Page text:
I’m generally sympathetic to the notion that transboundary water conflicts are overrated, and that they often provide a framework for cooperation. Except when they don’t (from this week’s Economist):
The decision by Laos to push ahead with the giant Xayaburi dam makes it the first of what could prove to be a cascade of 11 proposed dams on the lower Mekong. Because the decision fails to take account of the consequences for downstream countries, it has raised tensions with neighbours. Having long pretended otherwise, the Lao government recently asserted that construction was forging ahead, and indeed was on schedule. That prompted a warning from the president of Vietnam, Truong Tan Sang, that “tensions over water resources are not only threatening economic growth in many countries, but also presenting a source of conflict”.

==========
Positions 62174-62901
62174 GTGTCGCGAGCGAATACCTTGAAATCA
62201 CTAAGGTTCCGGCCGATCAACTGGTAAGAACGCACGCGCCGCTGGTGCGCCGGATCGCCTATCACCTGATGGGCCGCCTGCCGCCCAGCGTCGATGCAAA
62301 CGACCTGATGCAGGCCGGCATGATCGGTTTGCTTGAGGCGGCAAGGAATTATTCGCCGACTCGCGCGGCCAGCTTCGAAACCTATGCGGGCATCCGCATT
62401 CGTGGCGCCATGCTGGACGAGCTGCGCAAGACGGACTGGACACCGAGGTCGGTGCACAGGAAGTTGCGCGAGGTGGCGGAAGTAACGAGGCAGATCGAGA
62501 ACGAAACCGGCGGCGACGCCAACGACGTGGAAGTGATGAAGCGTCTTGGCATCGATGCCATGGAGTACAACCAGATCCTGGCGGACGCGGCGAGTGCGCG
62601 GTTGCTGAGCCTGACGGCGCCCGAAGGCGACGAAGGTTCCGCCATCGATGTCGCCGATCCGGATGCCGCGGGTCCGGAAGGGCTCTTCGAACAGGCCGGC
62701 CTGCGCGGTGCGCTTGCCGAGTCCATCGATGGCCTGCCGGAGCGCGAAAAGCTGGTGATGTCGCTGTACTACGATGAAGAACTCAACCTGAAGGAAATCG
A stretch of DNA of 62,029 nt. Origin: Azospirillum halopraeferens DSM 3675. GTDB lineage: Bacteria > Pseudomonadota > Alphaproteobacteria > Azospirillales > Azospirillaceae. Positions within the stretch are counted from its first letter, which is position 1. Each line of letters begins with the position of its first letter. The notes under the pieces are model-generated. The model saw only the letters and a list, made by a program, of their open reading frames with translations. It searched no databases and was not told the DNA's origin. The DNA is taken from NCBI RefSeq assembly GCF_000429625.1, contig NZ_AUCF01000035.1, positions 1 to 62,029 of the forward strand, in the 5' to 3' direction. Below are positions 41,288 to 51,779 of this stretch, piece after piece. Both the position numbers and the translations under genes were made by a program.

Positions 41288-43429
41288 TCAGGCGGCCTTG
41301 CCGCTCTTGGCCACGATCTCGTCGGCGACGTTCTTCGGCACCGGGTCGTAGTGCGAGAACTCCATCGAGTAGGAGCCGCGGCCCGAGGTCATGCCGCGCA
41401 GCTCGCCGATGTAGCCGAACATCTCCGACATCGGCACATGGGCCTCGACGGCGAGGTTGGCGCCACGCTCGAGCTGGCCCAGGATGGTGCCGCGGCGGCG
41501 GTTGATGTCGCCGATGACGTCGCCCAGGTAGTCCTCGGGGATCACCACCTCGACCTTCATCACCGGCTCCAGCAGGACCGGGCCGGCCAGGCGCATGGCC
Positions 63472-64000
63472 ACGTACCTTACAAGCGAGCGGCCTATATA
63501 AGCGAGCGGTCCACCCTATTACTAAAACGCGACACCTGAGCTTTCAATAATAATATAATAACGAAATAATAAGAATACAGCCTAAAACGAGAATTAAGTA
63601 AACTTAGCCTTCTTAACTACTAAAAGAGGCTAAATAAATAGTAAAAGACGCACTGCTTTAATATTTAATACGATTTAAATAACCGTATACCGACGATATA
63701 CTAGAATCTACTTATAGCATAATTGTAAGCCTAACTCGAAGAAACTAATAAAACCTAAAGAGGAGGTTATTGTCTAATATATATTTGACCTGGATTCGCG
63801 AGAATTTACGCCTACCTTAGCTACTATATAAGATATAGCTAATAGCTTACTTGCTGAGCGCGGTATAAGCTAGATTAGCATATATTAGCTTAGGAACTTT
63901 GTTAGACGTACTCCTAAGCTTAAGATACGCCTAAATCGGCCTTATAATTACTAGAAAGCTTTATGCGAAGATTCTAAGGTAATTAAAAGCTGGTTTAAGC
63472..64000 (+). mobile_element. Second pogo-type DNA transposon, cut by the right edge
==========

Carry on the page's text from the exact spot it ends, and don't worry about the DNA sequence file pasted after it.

The core of the conflict is the freshwater fishery, one of the world’s largest, on which the Economist reports 65 million poor folk depend for protein.